I don’t think there’s an Anti-American bias on this list (now that Caroline Rechia is gone.. tee hee!) so much as there is an Anti-Bush bias. Americans comprise roughly 50% of the readership here, and in my random sampling of those people not a lot have claimed to feel that way. Still, semantics _are_ meaningful so I take your criticisms to heart.
In my defense I think that there is an Anti-Bush sentiment that runs through here… and that’s just my point all along. Bush and his cronies have seen to it that to criticize his government and its policies is necessarily the equivalent of criticizing America. I>like< America; I obviously like Americans -- so much so, I used to live there. America has problems as does any country. America draws a lot of fire right now because it is at the helm of our entire species. Therefore, it's kind of important to discuss, analyze, and criticize those we lead the country. That's the whole point of FOIB. Believe me, if the Canadian Liberals had any global relevance whatsoever, we'd be kicking the shit out of them and picking apart their policies, too. But as it stands — can anyone even tell me without googling who Canada’s Finance Minister is right now? That fact is important to Canadians but nobody else in particular right now. But the chair of the SEC in the United States has global relevance and consequences, and so discussing such issues appeals to the entirety of FOIB.
In fact, 90% of the time I talk about Canadian stuff on FOIB I’m doing it to be cheeky, and because it interests me (editorial prerogative). Other than that, who really cares?
Sad but true.
On Thursday, March 20, 2003, at 11:08 AM, Mike Masnick wrote:
> Oh, come on, Ian.
> (1) This is old news.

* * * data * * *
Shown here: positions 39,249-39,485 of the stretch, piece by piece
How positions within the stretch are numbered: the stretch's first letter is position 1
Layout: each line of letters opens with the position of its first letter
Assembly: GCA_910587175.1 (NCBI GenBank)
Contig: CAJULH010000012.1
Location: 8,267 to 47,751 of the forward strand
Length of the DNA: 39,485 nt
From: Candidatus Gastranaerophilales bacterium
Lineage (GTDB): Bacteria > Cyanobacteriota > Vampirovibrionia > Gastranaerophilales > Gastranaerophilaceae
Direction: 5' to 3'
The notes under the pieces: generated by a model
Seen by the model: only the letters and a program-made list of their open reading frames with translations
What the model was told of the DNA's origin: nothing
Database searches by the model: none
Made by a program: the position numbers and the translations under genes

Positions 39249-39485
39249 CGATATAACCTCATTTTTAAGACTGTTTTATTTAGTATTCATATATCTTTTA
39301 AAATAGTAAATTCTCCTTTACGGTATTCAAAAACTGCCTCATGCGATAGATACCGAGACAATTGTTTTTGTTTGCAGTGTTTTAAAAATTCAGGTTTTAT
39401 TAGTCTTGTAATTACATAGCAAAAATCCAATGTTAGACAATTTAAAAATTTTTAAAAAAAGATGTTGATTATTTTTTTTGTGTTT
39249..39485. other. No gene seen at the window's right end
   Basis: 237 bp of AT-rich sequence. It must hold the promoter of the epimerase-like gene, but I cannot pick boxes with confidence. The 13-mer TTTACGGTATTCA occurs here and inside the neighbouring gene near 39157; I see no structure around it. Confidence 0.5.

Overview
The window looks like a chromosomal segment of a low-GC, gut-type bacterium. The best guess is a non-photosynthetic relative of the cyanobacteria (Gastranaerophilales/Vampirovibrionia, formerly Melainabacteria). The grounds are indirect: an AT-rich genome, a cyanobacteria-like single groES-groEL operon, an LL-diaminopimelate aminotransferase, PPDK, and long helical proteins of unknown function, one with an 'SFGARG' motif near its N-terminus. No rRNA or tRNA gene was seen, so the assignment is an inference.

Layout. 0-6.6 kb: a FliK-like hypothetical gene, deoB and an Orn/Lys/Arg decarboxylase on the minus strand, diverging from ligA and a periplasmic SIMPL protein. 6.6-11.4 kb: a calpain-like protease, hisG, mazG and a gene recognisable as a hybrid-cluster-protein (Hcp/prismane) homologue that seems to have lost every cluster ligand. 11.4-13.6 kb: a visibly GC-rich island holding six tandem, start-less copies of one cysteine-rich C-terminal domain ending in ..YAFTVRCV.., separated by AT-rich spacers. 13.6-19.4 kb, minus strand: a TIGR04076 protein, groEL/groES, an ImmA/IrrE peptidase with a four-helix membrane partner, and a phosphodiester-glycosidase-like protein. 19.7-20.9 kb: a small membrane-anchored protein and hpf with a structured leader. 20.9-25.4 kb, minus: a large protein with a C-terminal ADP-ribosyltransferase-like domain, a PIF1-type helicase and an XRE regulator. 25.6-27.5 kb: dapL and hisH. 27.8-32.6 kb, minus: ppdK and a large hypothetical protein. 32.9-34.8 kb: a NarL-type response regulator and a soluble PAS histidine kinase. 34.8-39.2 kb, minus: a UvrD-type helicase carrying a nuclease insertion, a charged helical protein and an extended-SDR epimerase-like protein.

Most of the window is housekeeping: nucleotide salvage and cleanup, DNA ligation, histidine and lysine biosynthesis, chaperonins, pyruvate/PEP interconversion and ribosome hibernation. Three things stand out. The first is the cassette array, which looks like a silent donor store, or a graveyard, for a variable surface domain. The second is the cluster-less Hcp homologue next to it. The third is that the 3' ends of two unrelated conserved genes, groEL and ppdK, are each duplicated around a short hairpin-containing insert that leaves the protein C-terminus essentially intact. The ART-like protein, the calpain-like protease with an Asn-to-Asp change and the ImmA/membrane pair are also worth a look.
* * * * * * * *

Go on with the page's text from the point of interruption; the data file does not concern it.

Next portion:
> (2) As awful as it sounds (and it *is* dreadful and shows just what an
> awful person Ashcroft is and why he absolutely should not be trusted),
> as soon as this came out (over a month ago) the condemnations came
> raining down from everywhere:
> Conservatives And Liberals Unite In Opposition To Patriot II
> Congress was pissed off about it to:
> (3) The line about the “control sheet” suggesting that Cheney and
> Hastert have seen the draft is bullshit, and was pointed out
> repeatedly when this first came out. You always put their names on
> the control sheet. It doesn’t mean they’ve seen it. In fact, it’s
> almost definite that they hadn’t seen it. Yet the anti-Americans
> cling to that, as if it was this big secret plan. Get over it.
> (4) The thing we *should* definitely be worried about is if another
> terrorist attack happens, will Ashcroft try to ram this through. That
> is a risk. But, to just repost the same boring bits, and ignore the
> fact that they’re inaccurate and leave out the almost universal
> dislike of the proposal is unfair.
> So, yeah, it’s an awful plan, but the response has been good, and
> ignoring that continues the ridiculous efforts on this list to make
> Americans look bad. I have no problem with serious discussions on
> this, but you seem to post biased one-sided stories. As I’ve said in
> the past, you’re much smarter than that. I’d much rather see you look
> at stuff arguing for the other side and pick that part. You’re good
> at that – even if I may argue back at you. Don’t just repost the same
> useless biased crap.
> At 09:58 AM 3/20/2003 -0800, Ian Andrew Bell wrote:
>> Begin forwarded message:
>>> From: Salim Virani
>>> Date: Thu Mar 20, 2003 9:11:11 AM US/Pacific
>>> To: Ian Bell
>>> Subject: Bend over.
>>> US drafts draconian sequel to Patriot Act
>>> Jeet Thayil in New York | March 19, 2003 17:49 IST
>>> In February, the non-profit Center for Public Integrity, a
>>> Washington-based watchdog organisation, posted on its web site an
>>> 86-page draft of the secret Domestic Security Enhancement Act of
>>> United States Attorney General John Ashcroft’s staff had drafted the
>>> document even as the Justice Department denied persistent rumours
>>> about the creation such a bill.
>>> The draft bill proposes more than 100 changes in law, and allows
>>> increased electronic surveillance and data collection from sources
>>> such as e-mail, chat rooms and cell phone conversations.
>>> For the first time encryption will be made a criminal offence, a
>>> daunting idea considering the increasing daily usage of encryption
>>> in internet communication.